Understanding the Pathogenesis of Accelerated Atherosclerosis in Systemic Lupus Erythematosus: A Role for T cell Dysregulation
Wade, Nekeithia Shiana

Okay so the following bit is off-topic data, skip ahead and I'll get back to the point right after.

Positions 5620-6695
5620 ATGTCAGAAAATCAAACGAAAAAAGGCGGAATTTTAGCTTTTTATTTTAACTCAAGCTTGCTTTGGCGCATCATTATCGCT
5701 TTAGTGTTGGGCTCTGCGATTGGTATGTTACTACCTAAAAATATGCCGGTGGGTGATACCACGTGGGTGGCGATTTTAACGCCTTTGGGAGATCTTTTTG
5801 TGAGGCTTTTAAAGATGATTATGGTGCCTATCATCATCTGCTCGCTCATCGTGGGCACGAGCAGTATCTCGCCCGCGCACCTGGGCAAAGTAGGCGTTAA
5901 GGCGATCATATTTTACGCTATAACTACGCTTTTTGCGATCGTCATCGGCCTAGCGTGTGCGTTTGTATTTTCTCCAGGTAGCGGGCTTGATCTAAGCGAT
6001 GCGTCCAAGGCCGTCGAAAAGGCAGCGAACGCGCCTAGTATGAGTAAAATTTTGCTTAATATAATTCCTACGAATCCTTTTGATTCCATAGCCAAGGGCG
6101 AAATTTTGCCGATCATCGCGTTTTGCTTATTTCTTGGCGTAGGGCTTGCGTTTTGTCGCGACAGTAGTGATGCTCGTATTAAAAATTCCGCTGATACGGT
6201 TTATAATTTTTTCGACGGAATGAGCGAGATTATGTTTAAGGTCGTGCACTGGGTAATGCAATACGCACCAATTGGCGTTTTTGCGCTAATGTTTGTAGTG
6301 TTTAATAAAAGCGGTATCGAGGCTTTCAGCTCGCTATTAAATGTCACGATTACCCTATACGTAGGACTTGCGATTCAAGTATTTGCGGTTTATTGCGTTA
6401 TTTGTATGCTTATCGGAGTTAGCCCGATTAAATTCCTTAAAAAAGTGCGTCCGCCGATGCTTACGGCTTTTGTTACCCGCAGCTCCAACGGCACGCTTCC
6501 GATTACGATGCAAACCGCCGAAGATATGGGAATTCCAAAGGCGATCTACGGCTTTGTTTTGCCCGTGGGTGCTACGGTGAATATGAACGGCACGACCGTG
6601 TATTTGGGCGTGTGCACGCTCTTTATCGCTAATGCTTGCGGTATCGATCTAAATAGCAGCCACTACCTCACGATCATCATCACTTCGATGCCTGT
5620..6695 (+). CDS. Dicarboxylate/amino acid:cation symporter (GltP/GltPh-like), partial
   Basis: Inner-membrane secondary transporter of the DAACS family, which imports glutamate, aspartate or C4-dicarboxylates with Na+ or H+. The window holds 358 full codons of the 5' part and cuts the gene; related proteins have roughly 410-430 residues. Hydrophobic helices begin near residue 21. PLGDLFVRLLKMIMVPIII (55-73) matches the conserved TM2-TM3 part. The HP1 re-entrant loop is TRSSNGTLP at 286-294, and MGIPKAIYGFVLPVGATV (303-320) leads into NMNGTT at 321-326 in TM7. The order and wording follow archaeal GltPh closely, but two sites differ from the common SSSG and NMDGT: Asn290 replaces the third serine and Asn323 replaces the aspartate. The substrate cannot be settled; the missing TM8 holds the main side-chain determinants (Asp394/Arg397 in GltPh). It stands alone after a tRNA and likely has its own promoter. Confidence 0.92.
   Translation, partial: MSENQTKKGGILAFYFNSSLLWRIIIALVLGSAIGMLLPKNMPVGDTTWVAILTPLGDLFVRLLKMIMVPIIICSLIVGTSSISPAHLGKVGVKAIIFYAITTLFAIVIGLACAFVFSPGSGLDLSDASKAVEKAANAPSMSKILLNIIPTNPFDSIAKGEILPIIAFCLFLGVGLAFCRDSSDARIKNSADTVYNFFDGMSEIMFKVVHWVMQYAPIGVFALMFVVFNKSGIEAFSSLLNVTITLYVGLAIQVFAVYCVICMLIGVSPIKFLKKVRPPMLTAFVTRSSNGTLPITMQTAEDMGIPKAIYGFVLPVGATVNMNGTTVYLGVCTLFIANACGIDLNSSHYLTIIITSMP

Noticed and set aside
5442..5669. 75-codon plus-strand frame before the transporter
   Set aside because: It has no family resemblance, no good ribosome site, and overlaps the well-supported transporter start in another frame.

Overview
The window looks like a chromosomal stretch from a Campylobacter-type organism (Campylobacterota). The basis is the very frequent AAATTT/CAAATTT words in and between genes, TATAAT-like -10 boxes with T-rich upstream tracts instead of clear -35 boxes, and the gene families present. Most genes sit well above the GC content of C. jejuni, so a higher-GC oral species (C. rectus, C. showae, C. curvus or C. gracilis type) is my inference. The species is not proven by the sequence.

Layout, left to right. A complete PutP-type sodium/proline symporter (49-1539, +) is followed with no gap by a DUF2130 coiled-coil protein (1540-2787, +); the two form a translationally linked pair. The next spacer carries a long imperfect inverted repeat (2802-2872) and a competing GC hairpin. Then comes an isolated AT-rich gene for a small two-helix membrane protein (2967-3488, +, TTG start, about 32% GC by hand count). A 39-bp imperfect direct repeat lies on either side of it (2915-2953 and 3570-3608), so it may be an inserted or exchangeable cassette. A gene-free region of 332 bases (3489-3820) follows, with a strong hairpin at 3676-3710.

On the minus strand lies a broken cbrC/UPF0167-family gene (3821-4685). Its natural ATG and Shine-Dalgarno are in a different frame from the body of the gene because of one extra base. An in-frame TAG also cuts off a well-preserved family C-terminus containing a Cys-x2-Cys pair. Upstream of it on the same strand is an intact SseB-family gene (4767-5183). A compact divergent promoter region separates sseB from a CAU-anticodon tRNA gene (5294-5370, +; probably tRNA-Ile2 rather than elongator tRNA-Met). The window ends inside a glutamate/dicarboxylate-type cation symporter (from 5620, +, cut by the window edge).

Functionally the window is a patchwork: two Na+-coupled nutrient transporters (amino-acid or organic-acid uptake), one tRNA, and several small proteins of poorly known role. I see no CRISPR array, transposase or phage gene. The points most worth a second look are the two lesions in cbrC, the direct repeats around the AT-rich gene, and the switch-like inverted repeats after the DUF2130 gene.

Patients with the autoimmune disease systemic lupus erythematosus (SLE) have an increased risk of developing premature cardiovascular disease, most notably atherosclerosis. While the mechanisms behind this increased risk are currently unknown, it is widely thought that immune dysregulation and inflammation contribute to SLE-accelerated cardiovascular disease (SACVD). Our laboratory recently developed a model of SLE-accelerated atherosclerosis. This model uses a triple congenic mouse model harboring three lupus susceptibility loci derived from the NZM2410 mouse strain. Each locus confers phenotypes associated with SLE pathogenesis. Sle1 is associated with chronic lymphocyte activation and anti-nuclear antibody production. Sle2 is mainly associated with B cell hyperactivity while Sle3 mediates CD4+ T and antigen presenting cell hyperactivity. While having one or two intervals leads to various phenotypes associated with SLE, mice with all three intervals display an SLE phenotype similar to human disease. We demonstrated that radiation chimeras of SLE-susceptible B6.Sle1.2.3 and low density lipoprotein receptor-deficient mice (LDLr.Sle1.2.3) have increased atherosclerosis, associated with increased T cell burden in lesions. In the current study, we take advantage of this mouse model in order to understand the mechanism of SACVD, specifically the role of T cells in mediating disease. Our data reveal that the increased atherogenesis observed in LDLr.Sle1.2.3 mice is independent of high fat diet feeding and that these mice have T cell phenotypes commonly observed in SLE patients. We find that transfer of individual lupus susceptibility loci associated with T cell hyperactivity (Sle1 and Sle3) is not sufficient to accelerate atherosclerosis; however, adoptive transfer of CD4+ T cells that contain all three lupus susceptibility loci into immunodeficient mice enhances atherogenesis. Moreover, we observe that an imbalance in regulatory and inflammatory T cell populations potentially contributes to disease pathogenesis. Taken together, our results indicate that T cells significantly contribute to SACVD and that their role is multifaceted. Furthermore, these studies enhance our scientific knowledge of how immune dysregulation mediates disease progression in autoimmunity and atherosclerosis and will hopefully facilitate the development of therapeutics designed to treat both diseases.